Vic Godard and Subway Sect, Vladimir, Edinburgh School for the Deaf and The Creeping Ivies, Beat Generator Live!, Dundee, 25th March
As far as I can tell, they have a good claim to be the instigators of this zombie trend, which is lucky, because they are absolutely ridiculous at it. Where Vladimir stood stocky and inert, save for some very deliberate primal scream therapy at the end of their set, Edinburgh School for the Deaf were runts rescued from drowning, all curvature of the spine and (from the singer) witch-like graspings at the air; the twin guitarists were like the Magic Band with rigor mortis. You wouldn’t want to employ these people. They would not shine at assessment centres. The previous times I’ve seen them, they’ve impressed without shifting a basic suspicion of all this affectation. This time... I don’t know, it just clicked. The moves were endearing because they were so dumb, powerful because so powerless. Of course the freaks get the sympathy, how could I forget that? And then, having me at their mercy, they dropped an incredible ‘Love is Terminal’, unrecognisably slow and turgid to begin, then bursting its banks into hurt wonder at the half way mark. Sung by the bassist, who stood on a monitor with his head touching the ceiling, apparently staring straight into a green stage light, inches from his face. It was wonderful.
The Creeping Ivies, on first, did their fun ’50s thing, complete with Vic Godard and Slits riffs (from ‘Johnny Thunders’ and ‘Love und Romance’, by my reckoning), the main difference from last November was the drummer’s smart and showbiz red jacket. They were a touch too loud, in common with the Totally Wired DJs who decreed by volume that no person should speak to another person between any band whatever, as long as the evening should last, because they wanted to play several Fall songs and ‘Candyskin’ at us (it felt like ‘at’ rather than ‘to’). Which admittedly sounded great, but it would have been nice to catch up with our friends, y’know?
Vic kicked off a sharp set with ‘Best Album’, which got me thinking about its applicability to non-album settings, and how he is always re-arranging his catalogue to form different ‘best albums’ from the same material; how it’s a constant and evolving process, and the magnificence of We Come As Aliens is not what the song’s about; how they’ll never leave, because they’ll never be done, which is a cheering thought. Freed from the encumbrance of a guitar for the most part, Vic was free to move, and what we got – joyously – was the poppiest set I’ve seen him play, edging towards the planned 1979 Now album with ‘Holiday Hymn’ and a song I didn’t know which sounded even better, moving on to ‘Won’t Turn Back’ from The End of the Surrey People with some preamble about its mid-90s Britpop context. Original Sect bassist Paul Myers, who has been away from the fray for some time, responded with curiosity to this, but Vic cut him short, assuring him he didn’t need to know about the context. That trio of songs made for the heart of the set, and for sky-high hopes about 1979 Now. It is far more interesting in prospect than 1978 Now, which documented a period already covered by contemporary recordings (albeit not a complete set). A properly recorded LP of Vic’s take on northern soul is something the world definitely needs to hear.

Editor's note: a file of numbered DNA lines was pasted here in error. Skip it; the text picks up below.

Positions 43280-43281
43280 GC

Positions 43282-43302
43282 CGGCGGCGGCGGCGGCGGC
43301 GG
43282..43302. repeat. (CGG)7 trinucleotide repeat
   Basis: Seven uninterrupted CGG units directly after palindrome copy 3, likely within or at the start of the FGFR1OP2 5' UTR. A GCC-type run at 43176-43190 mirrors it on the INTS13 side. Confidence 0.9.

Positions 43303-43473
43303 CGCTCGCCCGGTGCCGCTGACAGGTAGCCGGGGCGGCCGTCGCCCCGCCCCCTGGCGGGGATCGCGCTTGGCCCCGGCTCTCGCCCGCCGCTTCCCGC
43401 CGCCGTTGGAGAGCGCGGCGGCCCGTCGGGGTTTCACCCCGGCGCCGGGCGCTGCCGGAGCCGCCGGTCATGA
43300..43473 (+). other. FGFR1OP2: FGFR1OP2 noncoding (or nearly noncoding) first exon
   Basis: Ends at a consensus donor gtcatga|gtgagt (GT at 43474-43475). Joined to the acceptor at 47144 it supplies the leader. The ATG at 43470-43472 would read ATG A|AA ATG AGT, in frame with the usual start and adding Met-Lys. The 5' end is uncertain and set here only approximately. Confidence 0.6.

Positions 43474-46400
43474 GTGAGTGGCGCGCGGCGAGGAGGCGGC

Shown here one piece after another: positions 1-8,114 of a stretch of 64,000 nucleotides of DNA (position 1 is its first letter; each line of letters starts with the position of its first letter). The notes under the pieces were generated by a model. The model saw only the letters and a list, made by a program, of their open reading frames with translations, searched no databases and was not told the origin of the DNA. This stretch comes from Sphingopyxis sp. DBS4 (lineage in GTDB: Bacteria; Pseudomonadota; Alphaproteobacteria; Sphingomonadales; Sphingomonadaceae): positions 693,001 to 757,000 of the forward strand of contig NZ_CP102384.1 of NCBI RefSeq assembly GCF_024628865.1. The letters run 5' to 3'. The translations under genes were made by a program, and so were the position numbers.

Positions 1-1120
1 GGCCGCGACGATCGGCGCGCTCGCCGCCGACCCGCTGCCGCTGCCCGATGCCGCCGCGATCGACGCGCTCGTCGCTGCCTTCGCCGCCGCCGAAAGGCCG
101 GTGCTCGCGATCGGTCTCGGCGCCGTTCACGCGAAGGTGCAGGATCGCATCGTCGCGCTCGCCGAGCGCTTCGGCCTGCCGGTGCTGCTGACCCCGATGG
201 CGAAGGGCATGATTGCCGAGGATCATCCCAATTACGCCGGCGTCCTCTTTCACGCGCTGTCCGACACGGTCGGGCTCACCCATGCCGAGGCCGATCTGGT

They played ‘Ambition’ and ‘Chain Smoking’ too, of course, the latter with manic abandon, which somehow they contrived to muster within the bounds of the stage. S. and I made our way home, and hopefully annoyed the neighbours singing the other version of ‘Chain Smoking’, in as close an approximation of the cracked Godard croon as we (well, I – she sang it properly) could muster. Any chance of that one next time, Vic?
Review delayed a few days waiting for Chris’ fab pics to emerge, and also because I didn’t want to offend Andy, who organised the gig, by not raving about his beloved Vladimir. But that is daft – another time, I’m sure.